The Life and Work of Frederick Douglass




The Life and Work of Frederick Douglass


Frederick Douglass\'s writings reflected many American views that were
influenced by national division. Douglass was a very successful abolitionist
who changed America\'s views of slavery through his writings and actions.
Frederick Douglass had many achievements throughout his life. Douglass was born
a slave in 1817, in Maryland. He educated himself and became determined to
escape the atrocities of slavery. Douglass attempted to escape slavery once,
but failed. He later made a successful escape in 1838. His fleeing brought him
to New Bedford, Massachusetts. Douglass\'s abolitionist career began at an
antislavery convention at Nantucket, Massachusetts. Here, he showed himself to
be a great speaker. Douglass became involved with many important abolitionist
causes, both through his literary works, and also through activities such as the
Underground Railroad, and also his role in organizing a regiment of former
slaves to fight in the Civil War for the Union army. Due to the Fugitive Slave
Laws, Douglass became in danger of being captured and returned to slavery. He
left America, and stayed in the British Isles. There he lectured on slavery,
and gained the respect of many people, who raised money to purchase his freedom.
In 1847, Douglass relocated to Rochester, New York, and became the person in
charge of the Underground Railroad. Here he also began the abolitionist
newspaper North Star, which he edited until 1860.

In this time period, Douglass became friends with another well known
American abolitionist, John Brown. Brown was involved with the Underground
Railroad, and later wanted Douglass to join him on terroristic attacks on a
United States government arsenal at Harper\'s Ferry. Douglass declined to
participate in such activities. He fled, once again, to Europe, fearing that
his association with John Brown might threaten him. He returned after several
months, and aided in Abraham Lincoln\'s campaign for president. Frederick
Douglass had many other achievements, mainly political, before dying in 1895, in
Washington, D. C.

Frederick Douglass\'s life as a slave had the greatest impact on his
writings. Through slavery, Douglass was able to develop the necessary emotion
and experiences for him to become a successful abolitionist writer. Douglass
grew up as a slave, experiencing all of the hardships that are included, such as
whippings, inadequate meals, and other harsh treatment. His thirst for freedom,
and his burning hatred of slavery caused him to write Narrative Of The Life Of
Frederick Douglass, and other similar biographies. In Narrative Of The Life Of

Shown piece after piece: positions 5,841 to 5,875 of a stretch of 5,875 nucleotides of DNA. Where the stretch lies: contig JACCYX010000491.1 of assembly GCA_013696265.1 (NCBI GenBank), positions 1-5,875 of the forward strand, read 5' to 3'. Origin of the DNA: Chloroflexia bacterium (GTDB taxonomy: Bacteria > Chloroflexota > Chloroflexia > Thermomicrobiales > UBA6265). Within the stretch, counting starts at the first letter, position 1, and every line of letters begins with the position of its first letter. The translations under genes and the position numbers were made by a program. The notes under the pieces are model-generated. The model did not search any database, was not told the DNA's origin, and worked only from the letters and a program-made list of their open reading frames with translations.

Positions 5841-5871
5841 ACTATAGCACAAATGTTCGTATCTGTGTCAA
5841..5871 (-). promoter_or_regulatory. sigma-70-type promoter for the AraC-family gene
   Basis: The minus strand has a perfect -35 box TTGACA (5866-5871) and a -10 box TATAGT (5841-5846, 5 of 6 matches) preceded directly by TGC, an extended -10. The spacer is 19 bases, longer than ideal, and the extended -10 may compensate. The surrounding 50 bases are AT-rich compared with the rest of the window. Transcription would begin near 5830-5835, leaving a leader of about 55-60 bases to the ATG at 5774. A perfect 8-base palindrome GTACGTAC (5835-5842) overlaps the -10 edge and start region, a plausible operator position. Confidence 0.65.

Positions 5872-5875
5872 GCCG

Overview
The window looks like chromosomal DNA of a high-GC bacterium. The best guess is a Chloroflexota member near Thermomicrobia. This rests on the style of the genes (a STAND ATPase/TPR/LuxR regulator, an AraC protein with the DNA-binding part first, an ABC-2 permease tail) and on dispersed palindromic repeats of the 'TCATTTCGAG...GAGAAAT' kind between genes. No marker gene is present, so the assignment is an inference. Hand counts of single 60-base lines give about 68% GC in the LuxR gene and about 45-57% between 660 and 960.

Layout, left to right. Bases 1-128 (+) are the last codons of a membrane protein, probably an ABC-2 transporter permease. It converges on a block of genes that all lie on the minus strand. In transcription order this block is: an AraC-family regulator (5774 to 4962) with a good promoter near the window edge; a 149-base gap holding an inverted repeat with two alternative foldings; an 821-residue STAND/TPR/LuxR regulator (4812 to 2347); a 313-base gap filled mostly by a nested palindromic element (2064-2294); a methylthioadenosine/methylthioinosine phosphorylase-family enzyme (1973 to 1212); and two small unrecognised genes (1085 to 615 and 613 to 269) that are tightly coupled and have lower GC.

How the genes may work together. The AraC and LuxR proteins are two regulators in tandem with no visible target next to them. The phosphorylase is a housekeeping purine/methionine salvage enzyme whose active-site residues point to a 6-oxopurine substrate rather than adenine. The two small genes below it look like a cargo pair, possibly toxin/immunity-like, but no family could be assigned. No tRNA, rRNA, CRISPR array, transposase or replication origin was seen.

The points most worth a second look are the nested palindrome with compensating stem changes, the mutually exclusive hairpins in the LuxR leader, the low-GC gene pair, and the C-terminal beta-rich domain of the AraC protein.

Frederick Douglass, Douglass wrote the complete story of his miserable life as a
slave and his strife to obtain freedom. The main motivational force behind his
character (himself) was to make it through another day so that someday he might
see freedom. The well written books that he produced were all based on his life
as was Narrative Of The Life Of Frederick Douglass. These books all start with
Douglass coping with slavery. Frederick Douglass also had a reason to write
these works. As a die-hard abolitionist, Douglass wanted to show the world how
bad slavery really was. He did this very well, because he made many people
understand the unknown, and made abolitionists out of many people. This man had
a cause, as well as a story to tell. Douglass, as a former slave, single-
handedly redefined American Civil War literature, simply by redefining how
antislavery writings were viewed. There were other narratives written by former
slaves, but none could live up to the educated, realistic accounts of slavery by
Frederick Douglass.

Frederick Douglass is well known for many of his literary achievements.
He is best known, now, as a writer. As a writer, Frederick Douglass shined. As
a speaker, Frederick Douglass was the best. There was no abolitionist, black or
white, that was more respected for his speaking skills.

So impressive were Frederick Douglass\'s oratorical and intellectual
abilities that opponents refused to believe that he had been a slave
and alleged that he was an impostor foistered on the public by the
abolitionists. In reply, Douglass wrote Narrative Of The Life Of
Frederick Douglass, An American Slave (1845) , which he revised in
later years; in final form, it appeared in 1882 under the title
Life and Times of Frederick Douglass (Quarles, Benjamin, Microsoft
Encarta).

One must not overlook Frederick Douglass\'s oratory skills when looking
at his literary career; however, it is Douglass\'s form which left the largest
impact on Civil War time period literature. Douglass\'s most significant
autobiographical works include: Narrative Of The Life Of Frederick Douglass, An
American Slave; My Bondage And My Freedom; and Life And Times Of Frederick
Douglass. These